In the last general election, the ULP won eight seats with the remaining seven going to the NDP.

3 replies on “Vincentians vote in general elections”

  1. This is bound to be a bittersweet victory for either party because the failure of Argyle International Airport, the mountain of debt that will have to be repaid, the low prospects for job creation, agricultural rejuvenation, commercial development, tourism expansion, massive infrastructure repair, and adequate health care delivery will mean the winner will serve a long, hard single term in office.

    If the ULP loses big time, it will splinter into its original two factions — the Labour Party and the Movement for National Unity.

    If the NDP loses big time, it will disappear from the face of the earth to be quickly replaced by a new party with a new leader and a few NDP leftovers.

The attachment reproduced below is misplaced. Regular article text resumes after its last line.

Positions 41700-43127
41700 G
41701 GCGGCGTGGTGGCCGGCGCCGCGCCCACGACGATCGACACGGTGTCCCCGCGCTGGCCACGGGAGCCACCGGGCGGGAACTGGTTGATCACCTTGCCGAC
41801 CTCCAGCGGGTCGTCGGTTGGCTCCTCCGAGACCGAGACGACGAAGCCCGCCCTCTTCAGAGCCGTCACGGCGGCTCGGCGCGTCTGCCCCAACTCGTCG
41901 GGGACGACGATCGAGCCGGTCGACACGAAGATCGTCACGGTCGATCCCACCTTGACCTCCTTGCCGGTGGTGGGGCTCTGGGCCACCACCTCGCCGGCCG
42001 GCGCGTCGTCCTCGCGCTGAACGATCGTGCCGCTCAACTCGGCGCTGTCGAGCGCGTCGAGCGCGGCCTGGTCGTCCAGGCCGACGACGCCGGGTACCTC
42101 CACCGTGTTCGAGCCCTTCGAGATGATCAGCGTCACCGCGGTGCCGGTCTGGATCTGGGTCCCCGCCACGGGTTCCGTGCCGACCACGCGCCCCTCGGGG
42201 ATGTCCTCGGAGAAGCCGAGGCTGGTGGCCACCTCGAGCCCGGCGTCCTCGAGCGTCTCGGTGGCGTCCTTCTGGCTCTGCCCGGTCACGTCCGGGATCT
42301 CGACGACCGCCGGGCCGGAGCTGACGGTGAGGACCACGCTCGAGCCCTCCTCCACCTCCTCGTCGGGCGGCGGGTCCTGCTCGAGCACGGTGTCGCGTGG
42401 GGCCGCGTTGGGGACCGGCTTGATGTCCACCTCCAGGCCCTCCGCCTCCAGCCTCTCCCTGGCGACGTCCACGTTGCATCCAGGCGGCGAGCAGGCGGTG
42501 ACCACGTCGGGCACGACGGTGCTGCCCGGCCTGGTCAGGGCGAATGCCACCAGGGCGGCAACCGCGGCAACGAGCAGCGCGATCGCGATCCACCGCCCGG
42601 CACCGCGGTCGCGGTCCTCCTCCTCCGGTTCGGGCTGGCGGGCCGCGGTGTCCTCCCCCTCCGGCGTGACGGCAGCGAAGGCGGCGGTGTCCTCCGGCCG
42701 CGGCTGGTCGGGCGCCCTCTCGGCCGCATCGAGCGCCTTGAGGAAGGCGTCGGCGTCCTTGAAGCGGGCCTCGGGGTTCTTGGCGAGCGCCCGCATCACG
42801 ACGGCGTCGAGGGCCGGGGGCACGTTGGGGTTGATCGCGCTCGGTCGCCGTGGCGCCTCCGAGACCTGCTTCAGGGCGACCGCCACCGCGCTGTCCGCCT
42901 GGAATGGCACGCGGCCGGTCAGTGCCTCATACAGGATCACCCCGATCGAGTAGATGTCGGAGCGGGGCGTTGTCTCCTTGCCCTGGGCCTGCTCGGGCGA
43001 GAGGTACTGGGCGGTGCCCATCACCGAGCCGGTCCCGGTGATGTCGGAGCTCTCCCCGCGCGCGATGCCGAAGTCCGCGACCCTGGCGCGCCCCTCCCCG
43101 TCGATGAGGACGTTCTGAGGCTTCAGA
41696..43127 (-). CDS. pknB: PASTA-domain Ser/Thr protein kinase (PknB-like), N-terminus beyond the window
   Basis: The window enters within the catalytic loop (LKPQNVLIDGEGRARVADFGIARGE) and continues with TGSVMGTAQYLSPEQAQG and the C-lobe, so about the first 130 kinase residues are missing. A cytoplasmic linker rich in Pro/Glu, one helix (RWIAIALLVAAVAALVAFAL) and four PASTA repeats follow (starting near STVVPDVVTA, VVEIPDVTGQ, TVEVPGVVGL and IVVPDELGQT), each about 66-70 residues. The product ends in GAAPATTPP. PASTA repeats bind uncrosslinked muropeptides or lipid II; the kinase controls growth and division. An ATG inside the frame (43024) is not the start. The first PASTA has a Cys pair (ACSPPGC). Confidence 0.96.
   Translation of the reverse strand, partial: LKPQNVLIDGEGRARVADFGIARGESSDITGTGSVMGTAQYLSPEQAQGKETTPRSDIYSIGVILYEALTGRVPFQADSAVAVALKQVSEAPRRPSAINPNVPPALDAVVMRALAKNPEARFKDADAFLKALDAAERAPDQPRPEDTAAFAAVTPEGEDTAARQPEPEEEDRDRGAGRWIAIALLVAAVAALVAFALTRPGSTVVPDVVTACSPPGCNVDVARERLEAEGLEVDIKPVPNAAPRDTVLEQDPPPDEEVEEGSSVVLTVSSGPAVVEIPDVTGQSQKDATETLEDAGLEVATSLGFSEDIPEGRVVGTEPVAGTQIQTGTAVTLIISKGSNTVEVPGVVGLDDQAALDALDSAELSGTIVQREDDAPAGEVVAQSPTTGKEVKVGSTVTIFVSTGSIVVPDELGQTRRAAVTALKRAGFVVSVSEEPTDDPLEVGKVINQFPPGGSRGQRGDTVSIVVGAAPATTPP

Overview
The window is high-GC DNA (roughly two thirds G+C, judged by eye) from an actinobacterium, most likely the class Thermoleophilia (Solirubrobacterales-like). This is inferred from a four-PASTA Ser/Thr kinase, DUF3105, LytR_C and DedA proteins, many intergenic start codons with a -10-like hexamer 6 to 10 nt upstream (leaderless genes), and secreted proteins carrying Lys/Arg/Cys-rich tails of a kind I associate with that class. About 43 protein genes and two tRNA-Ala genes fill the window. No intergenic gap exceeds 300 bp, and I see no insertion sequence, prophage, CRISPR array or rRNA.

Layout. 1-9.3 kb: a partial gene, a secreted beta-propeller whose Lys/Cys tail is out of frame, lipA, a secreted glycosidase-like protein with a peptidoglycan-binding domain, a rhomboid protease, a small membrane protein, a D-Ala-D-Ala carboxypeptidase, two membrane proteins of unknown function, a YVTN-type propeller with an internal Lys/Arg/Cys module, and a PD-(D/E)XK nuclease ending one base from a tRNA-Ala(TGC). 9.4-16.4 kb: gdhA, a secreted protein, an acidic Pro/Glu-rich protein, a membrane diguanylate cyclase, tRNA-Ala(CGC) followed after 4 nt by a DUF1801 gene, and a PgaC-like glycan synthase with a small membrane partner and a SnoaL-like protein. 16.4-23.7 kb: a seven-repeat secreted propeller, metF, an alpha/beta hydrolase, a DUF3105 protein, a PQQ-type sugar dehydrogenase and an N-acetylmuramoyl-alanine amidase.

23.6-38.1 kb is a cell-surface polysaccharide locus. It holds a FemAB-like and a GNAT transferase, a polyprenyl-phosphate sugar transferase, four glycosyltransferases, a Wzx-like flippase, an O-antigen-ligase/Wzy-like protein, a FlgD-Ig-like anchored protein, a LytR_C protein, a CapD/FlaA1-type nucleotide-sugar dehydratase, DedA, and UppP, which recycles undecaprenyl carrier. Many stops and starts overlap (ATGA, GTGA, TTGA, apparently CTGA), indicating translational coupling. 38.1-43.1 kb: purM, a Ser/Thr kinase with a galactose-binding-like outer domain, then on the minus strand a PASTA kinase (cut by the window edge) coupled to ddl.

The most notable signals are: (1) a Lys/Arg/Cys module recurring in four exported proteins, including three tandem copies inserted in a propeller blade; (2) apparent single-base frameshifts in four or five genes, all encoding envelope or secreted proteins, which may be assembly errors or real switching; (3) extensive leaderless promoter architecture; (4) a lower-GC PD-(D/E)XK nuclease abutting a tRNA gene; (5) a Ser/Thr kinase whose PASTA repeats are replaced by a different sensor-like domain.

As for the other two parties, all their candidates will lose their deposits.

  2. Just want to wish my people a peaceful, free and fair election. Regardless of who wins later today, let us remember that we are all Vincentians and that we are to come together to work towards a one St. Vincent and the Grenadines. May God bless our native land!

  3. actually I agree with you for once on one point. Either party loses, there will be retirements and reconstruction.

    However if the electorate votes in the NDP, that same electorate will vote them out again in 5 years. Thats my prediction.